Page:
Tuesday, December 29, 2015

The Best Books I Have Read in 2015

It’s that time of year: time for a “best books" list! But I don’t claim to have covered the territory well enough to call my list “best books”; instead these are “the best books that I read this year,” otherwise known as my thirteen favorite, most enjoyed, most admired, and most valued books of 2015. I list them in order of when I read and posted about them. After each title, I note the date I posted about the book here on this blog, in case you want to read more about why I chose these particular books as the "best." Here is the list: “Last Hundred Year Trilogy” ("Some Luck," "Early Warning," and "Golden Age"), by Jane Smiley (11/4/14, 5/23/15, and 12/17/15); “Lila,” by Marilynne Robinson (2/23/15); “Family Life,” by Akhil Sharma (3/1/15); “Honeydew: Stories,” by Edith Pearlman (5/2/15); “The Children’s Crusade,” by Ann Packer (5/8/15); “A God in Ruins,” by Kate Atkinson (6/8/15); “Our Souls at Night,” by Kent Haruf (6/21/15); “The Green Road,” by Anne Enright (7/3/15); “A Spool of Blue Thread,” by Anne Tyler (7/13/15); “The Illuminations,” by Andrew O’Hagan (7/17/15); “After the Parade,” by Lori Ostlund (10/19/15); “Between the World and Me,” by Ta-Nehisi Coates (10/24/15); “Mothers, Tell Your Daughters: Stories,” by Bonnie Jo Campbell (12/19/15). Some quick observations on the list: 12 are fiction, 1 nonfiction (“Between the World and Me”); 10 of the 12 fiction books are novels, 2 are short story collections; 9 books are by female authors, 4 by males. On another note, please keep on shopping in independent bookstores!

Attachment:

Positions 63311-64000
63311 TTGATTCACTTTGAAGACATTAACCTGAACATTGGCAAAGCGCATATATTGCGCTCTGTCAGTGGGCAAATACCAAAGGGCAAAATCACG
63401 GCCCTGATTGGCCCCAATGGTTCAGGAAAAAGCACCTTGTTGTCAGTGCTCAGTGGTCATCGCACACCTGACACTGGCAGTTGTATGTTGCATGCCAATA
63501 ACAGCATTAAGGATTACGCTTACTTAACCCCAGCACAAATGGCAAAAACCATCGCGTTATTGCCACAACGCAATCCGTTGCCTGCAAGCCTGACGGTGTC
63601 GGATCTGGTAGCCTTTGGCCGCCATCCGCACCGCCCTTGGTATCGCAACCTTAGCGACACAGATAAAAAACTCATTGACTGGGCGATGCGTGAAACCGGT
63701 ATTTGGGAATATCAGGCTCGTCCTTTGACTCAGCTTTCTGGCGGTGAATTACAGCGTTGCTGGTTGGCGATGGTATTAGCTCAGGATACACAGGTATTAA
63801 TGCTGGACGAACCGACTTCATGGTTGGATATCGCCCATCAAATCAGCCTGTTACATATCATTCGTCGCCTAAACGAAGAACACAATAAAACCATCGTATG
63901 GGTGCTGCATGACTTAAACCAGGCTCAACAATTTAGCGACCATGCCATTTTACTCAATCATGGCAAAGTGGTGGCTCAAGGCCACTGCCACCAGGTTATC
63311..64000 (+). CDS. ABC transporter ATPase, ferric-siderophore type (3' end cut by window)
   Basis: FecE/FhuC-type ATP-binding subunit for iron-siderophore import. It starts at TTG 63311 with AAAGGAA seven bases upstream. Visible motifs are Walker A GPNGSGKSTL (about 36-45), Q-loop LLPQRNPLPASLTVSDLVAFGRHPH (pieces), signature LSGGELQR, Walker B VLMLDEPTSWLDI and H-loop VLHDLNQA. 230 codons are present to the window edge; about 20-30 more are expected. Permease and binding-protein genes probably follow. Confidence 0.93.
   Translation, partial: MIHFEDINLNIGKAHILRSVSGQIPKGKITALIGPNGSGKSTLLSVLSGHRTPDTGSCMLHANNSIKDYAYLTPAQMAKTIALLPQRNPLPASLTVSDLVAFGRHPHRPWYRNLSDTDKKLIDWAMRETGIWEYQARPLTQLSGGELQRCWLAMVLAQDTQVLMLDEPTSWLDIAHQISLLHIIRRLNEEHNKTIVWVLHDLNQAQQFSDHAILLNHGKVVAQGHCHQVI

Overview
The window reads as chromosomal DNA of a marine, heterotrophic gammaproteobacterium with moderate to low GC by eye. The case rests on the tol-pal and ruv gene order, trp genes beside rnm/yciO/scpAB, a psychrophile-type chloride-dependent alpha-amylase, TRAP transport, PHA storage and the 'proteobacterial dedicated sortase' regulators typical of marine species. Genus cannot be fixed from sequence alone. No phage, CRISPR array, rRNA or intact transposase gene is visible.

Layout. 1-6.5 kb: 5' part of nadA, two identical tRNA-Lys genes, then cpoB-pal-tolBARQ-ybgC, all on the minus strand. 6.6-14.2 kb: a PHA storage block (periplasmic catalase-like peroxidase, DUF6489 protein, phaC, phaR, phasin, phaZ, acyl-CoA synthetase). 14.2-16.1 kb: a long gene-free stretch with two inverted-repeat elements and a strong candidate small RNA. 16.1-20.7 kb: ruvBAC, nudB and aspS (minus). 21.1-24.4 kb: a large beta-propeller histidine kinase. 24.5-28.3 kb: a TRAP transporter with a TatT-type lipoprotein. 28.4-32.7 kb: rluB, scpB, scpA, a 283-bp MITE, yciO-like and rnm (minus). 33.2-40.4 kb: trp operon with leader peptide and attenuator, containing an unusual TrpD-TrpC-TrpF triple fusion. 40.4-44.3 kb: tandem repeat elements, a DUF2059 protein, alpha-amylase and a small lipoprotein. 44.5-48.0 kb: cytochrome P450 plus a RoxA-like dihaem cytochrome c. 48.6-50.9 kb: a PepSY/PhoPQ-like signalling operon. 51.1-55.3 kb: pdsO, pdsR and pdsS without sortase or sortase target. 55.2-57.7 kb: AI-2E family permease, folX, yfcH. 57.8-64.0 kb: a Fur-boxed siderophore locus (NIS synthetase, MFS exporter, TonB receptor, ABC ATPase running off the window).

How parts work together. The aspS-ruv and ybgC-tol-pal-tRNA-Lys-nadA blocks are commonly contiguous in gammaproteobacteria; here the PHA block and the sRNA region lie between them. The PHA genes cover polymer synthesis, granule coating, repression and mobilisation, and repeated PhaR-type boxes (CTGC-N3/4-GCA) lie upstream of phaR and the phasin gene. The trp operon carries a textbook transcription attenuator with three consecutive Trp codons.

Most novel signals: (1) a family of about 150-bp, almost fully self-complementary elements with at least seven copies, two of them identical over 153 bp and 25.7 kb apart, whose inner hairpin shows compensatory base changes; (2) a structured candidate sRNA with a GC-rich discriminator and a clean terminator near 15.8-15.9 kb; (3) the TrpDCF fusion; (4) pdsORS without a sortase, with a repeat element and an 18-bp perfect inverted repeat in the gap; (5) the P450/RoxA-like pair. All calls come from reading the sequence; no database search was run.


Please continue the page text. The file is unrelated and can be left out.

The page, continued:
Thursday, December 24, 2015

"Killing and Dying," by Adrian Tomine

I have read and posted about several graphic novels over the years, finding some of them amazingly creative and of high literary quality. One of the best known American graphic fiction writers, some of whose work I have read, is Adrian Tomine. I have just read his most recent book, a collection of six short stories in graphic form. It has an off-putting title, “Killing and Dying” (Drawn & Quarterly, 2015), but the stories are about seemingly small-scale, quirky and rather sad topics. A man spends years of his life trying to sell the odd and unpromising idea of “hortisculpture.” A young woman receives unwanted attention everywhere because of her resemblance to a porn star. A man secretly goes into someone else’s apartment regularly, always leaving it the way he found it. A nerdy young girl decides to be a stand-up comic, despite her parents’ lack of faith that she has talent. The stories and drawings are full of the small, revealing details that show us people’s characters, interactions, failings, hopefulness, deceptions, and self-deceptions. It is possible to read these stories fairly quickly for the plots, but it is worthwhile to force oneself to slow down and savor the details of the words and, especially, the drawings.

Monday, December 21, 2015

"Negroland: A Memoir," by Margo Jefferson